Explanatory Abstractions

British Journal for the Philosophy of Science 70 (3):817–844 (2019)
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Abstract

A number of philosophers have recently suggested that some abstract, plausibly non-causal and/or mathematical, explanations explain in a way that is radically dif- ferent from the way causal explanation explain. Namely, while causal explanations explain by providing information about causal dependence, allegedly some abstract explanations explain in a way tied to the independence of the explanandum from the microdetails, or causal laws, for example. We oppose this recent trend to regard abstractions as explanatory in some sui generis way, and argue that a prominent ac- count of causal explanation can be naturally extended to capture explanations that radically abstract away from microphysical and causal-nomological details. To this end, we distinguish di erent senses in which an explanation can be more or less abstract, and analyse the connection between explanations’ abstractness and their explanatory power. According to our analysis abstract explanations have much in common with counterfactual causal explanations.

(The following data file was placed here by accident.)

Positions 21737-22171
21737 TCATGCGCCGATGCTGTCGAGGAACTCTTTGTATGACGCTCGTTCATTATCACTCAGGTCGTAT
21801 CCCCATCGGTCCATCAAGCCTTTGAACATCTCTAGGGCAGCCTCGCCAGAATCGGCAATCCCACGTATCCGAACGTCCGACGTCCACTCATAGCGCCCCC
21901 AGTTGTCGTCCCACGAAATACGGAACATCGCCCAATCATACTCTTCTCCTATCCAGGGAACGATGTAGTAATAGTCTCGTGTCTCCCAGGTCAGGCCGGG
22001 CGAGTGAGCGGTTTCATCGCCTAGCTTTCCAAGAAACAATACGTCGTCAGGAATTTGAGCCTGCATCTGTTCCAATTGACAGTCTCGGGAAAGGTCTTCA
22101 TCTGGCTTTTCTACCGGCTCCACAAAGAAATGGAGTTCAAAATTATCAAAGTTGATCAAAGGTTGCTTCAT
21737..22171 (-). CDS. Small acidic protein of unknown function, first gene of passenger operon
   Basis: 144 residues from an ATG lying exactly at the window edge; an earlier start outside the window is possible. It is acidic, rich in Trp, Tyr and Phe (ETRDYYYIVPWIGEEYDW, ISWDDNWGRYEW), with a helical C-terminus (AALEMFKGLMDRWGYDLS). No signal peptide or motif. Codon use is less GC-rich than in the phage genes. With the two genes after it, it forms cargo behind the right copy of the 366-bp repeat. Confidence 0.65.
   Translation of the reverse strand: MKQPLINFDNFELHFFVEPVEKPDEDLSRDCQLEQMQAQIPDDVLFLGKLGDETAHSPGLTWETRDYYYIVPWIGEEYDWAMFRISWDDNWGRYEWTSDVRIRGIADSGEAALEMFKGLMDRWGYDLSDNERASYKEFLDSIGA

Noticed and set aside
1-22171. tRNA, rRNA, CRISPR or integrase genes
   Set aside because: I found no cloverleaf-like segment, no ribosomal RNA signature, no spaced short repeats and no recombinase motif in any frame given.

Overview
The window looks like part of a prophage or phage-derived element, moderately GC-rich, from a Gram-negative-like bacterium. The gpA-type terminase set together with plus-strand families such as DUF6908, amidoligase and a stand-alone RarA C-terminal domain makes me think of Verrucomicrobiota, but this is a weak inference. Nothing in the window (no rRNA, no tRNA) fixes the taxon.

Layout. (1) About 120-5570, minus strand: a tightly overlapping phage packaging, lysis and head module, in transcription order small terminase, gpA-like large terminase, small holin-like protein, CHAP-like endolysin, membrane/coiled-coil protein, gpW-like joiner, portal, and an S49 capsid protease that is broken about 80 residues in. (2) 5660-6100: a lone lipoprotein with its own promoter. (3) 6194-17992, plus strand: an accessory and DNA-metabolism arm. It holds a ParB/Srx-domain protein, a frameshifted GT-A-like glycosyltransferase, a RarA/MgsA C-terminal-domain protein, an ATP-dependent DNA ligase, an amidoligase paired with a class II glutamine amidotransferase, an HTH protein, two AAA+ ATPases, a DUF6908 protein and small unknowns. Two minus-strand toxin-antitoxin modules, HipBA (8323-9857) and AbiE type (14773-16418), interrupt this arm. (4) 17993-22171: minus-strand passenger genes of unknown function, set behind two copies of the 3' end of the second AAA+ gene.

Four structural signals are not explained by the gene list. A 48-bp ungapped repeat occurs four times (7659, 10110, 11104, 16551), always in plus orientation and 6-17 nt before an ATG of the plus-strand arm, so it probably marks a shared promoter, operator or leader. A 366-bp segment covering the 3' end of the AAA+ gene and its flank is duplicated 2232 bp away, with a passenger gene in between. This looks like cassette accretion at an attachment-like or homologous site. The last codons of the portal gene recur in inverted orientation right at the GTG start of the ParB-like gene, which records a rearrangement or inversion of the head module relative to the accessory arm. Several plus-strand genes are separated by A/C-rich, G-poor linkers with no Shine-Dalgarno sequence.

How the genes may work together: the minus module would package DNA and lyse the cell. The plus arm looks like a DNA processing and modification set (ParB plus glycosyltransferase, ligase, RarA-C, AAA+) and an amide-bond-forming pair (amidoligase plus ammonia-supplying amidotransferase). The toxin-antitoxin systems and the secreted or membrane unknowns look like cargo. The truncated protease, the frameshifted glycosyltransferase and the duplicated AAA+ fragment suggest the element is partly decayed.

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Juha Saatsi
University of Leeds

Citations of this work

Emergence without limits: The case of phonons.Alexander Franklin & Eleanor Knox - 2018 - Studies in History and Philosophy of Science Part B: Studies in History and Philosophy of Modern Physics 64:68-78.

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References found in this work

Depth: An Account of Scientific Explanation.Michael Strevens - 2008 - Cambridge, Mass.: Harvard University Press.
Minimal Model Explanations.Robert W. Batterman & Collin C. Rice - 2014 - Philosophy of Science 81 (3):349-376.
What Makes a Scientific Explanation Distinctively Mathematical?Marc Lange - 2013 - British Journal for the Philosophy of Science 64 (3):485-511.

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